Having to deal with jvm based projects deployed on Kubernetes expose you to a different set of problems: performance, compatibility, logback issues, jvm flags etc.

Here I want to show you how I deploy Spring boot (Java 11+) based applications on Kubernetes, starting from the application itself to the deployment and monitoring with Grafana.

The application

Let’s say we’re dealing with an application that needs to expose http endpoints; first of all we want download from https://start.spring.io/ the initial code.

spring_boot_initializr

As you can see we are going to use: web dependency (the nature of our applicaiton), Spring Boot Actuator (for healthchecks and prometheus metrics), Prometheus micrometer (for exposing Prometheus format metrics).

Then, after we coded our http api endpoint, we’re going to take care for the resources/application.yml and resources/logback-spring.xml

application.yaml

spring:
  main:
    allow-bean-definition-overriding: true
  profiles:
    active: ${SPR_PROFILE}
  application:
    name: api-endpoint-application

Here we just define the profile that we pass from the Kubernetes Deployment and the application name.

Logging

This logback configuration enables us to log in json format when running with the test,preprod or prod profiles, where we expect to have a log collector such as FluentD/Elasticsearch/Kibana; in this way we can avoid to write custom log parsing on the FluentD config: we just need to use the FluentD json parser!

UPDATE 26/09/21: the above is true when the container runtime is Docker. As you may know, starting from 2021 Kubernetes is deprecating Docker(shim) in favour of CRI-O / ContainerD so we will need a different FlunetD/FluentBit parser. I will show you the configuration for CRI-O in another post (TBD).

logback-spring.xml

<?xml version="1.0" encoding="UTF-8"?>
<configuration><appender name="consoleAppender" class="ch.qos.logback.core.ConsoleAppender">
		<layout class="ch.qos.logback.classic.PatternLayout">
			<Pattern>
				%white(%d{ISO8601}) %highlight(%-5level) [%green(%thread{15})] %yellow(%logger{15}): %msg%n%throwable{40}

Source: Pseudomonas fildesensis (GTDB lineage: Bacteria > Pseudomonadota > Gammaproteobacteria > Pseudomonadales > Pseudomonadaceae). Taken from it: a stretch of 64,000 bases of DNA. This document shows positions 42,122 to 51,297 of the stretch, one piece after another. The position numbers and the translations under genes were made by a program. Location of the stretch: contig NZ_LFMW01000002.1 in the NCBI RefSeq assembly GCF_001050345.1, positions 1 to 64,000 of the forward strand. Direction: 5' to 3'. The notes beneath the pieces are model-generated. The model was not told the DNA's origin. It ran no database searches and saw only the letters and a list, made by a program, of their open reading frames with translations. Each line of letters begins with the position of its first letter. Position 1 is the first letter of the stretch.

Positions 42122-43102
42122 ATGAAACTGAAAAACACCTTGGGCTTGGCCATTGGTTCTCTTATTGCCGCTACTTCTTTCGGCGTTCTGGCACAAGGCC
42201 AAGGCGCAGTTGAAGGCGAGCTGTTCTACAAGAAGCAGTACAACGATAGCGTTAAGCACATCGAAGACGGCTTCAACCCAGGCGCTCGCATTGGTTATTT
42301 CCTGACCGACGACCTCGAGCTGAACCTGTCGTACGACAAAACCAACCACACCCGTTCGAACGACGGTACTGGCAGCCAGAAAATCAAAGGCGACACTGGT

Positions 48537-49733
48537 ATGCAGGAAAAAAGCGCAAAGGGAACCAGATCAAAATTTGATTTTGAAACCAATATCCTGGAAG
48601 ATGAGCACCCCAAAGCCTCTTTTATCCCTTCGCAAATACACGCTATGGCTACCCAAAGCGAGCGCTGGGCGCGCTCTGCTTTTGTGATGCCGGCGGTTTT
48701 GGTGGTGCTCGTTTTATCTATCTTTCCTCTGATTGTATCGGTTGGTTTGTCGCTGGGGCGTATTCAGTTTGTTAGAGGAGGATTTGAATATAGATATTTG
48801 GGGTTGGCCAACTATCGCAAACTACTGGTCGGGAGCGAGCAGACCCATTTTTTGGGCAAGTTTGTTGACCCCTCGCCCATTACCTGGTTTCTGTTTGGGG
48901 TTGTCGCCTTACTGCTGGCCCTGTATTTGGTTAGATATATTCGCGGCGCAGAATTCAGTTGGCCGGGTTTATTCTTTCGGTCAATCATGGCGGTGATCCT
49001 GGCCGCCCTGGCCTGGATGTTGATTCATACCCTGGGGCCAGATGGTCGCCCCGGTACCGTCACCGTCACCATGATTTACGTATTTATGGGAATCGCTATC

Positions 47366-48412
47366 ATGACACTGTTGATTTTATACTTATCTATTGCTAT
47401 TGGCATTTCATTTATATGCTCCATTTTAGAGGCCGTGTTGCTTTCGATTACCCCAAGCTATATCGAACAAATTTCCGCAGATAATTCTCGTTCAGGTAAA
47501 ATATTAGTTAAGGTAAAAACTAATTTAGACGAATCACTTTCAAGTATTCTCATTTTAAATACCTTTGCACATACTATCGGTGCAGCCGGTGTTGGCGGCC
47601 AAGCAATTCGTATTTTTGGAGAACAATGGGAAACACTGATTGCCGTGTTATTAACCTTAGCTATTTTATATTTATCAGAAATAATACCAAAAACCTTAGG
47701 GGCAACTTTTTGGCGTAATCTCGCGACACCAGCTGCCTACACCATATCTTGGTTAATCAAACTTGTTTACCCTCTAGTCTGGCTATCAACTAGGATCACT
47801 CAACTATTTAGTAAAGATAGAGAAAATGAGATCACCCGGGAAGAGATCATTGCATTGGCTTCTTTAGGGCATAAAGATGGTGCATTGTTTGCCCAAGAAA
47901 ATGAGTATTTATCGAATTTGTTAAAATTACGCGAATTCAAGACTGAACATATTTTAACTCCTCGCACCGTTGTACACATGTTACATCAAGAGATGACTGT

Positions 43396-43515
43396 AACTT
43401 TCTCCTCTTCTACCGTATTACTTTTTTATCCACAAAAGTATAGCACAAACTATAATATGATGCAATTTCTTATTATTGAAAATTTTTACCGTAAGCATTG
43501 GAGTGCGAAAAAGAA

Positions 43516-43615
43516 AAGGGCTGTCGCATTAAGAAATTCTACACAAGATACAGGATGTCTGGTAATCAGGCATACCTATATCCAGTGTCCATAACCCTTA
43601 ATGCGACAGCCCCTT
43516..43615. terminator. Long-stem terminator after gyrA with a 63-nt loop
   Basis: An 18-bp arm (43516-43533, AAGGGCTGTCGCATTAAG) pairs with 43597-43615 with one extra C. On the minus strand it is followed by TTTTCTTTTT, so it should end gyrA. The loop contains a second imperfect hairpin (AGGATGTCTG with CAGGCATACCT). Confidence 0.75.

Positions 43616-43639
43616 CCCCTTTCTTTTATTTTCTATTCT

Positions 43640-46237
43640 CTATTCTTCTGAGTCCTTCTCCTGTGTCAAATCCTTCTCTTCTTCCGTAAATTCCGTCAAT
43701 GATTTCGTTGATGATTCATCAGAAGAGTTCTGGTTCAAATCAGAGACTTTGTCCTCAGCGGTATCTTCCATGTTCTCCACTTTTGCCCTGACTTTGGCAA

</Pattern>
		</layout>
	</appender>
	<appender name="consoleAppenderLogstash" class="ch.qos.logback.core.ConsoleAppender">
		<encoder class="net.logstash.logback.encoder.LogstashEncoder">
			<fieldNames>
				<version>[ignore]</version>
				<levelValue>[ignore]</levelValue>
			</fieldNames>
			<throwableConverter class="net.logstash.logback.stacktrace.ShortenedThrowableConverter">
				<maxDepthPerThrowable>40</maxDepthPerThrowable>
				<maxLength>4096</maxLength>
				<shortenedClassNameLength>20</shortenedClassNameLength>
				<exclude>sun\.reflect\..*\.invoke.*</exclude>
				<exclude>net\.sf\.cglib\.proxy\.MethodProxy\.invoke</exclude>
				<rootCauseFirst>true</rootCauseFirst>
				<inlineHash>true</inlineHash>
			</throwableConverter>
		</encoder>
	</appender><springProfile name="local,dev">
		<root level="INFO">
			<appender-ref ref="consoleAppender"/>
		</root>
	</springProfile>
	<springProfile name="test,preprod,prod">
		<root level="INFO">
			<appender-ref ref="consoleAppenderLogstash"/>
		</root>
		<logger name="jsonLogger" additivity="false" level="DEBUG">
			<appender-ref ref="consoleAppenderLogstash"/>
		</logger>
	</springProfile></configuration>

In order to use this Logback, import the logback-logstash-encoder inside your pom.xml

pom.xml snippet

<dependency>
	<groupId>net.logstash.logback</groupId>
	<artifactId>logstash-logback-encoder</artifactId>
	<version>${logstash-logback-encoder-version}</version>
</dependency>

Containerization

In order to containerize this application, we are going to use the new “layering” feature from Spring Boot: as you may know, a Docker container consists of a base image and then multiple layers. Each of these layers are cached during the build in order to make subsequent builds faster; since changing the lower-layers mean rebuilding the upper-layers, frequently changing layers should go on top.

docker_layer

Spring Boot allows now (starting from Spring Boot 2.3) to create layered jars: we can map the content of an artifact into layers just by specifing a layers.xml file which provides the list of layers to be created.

layers.xml

<layers xmlns="http://www.springframework.org/schema/boot/layers"
        xmlns:xsi="http://www.w3.org/2001/XMLSchema-instance"
        xsi:schemaLocation="http://www.springframework.org/schema/boot/layers
              https://www.springframework.org/schema/boot/layers/layers-{spring-boot-xsd-version}.xsd">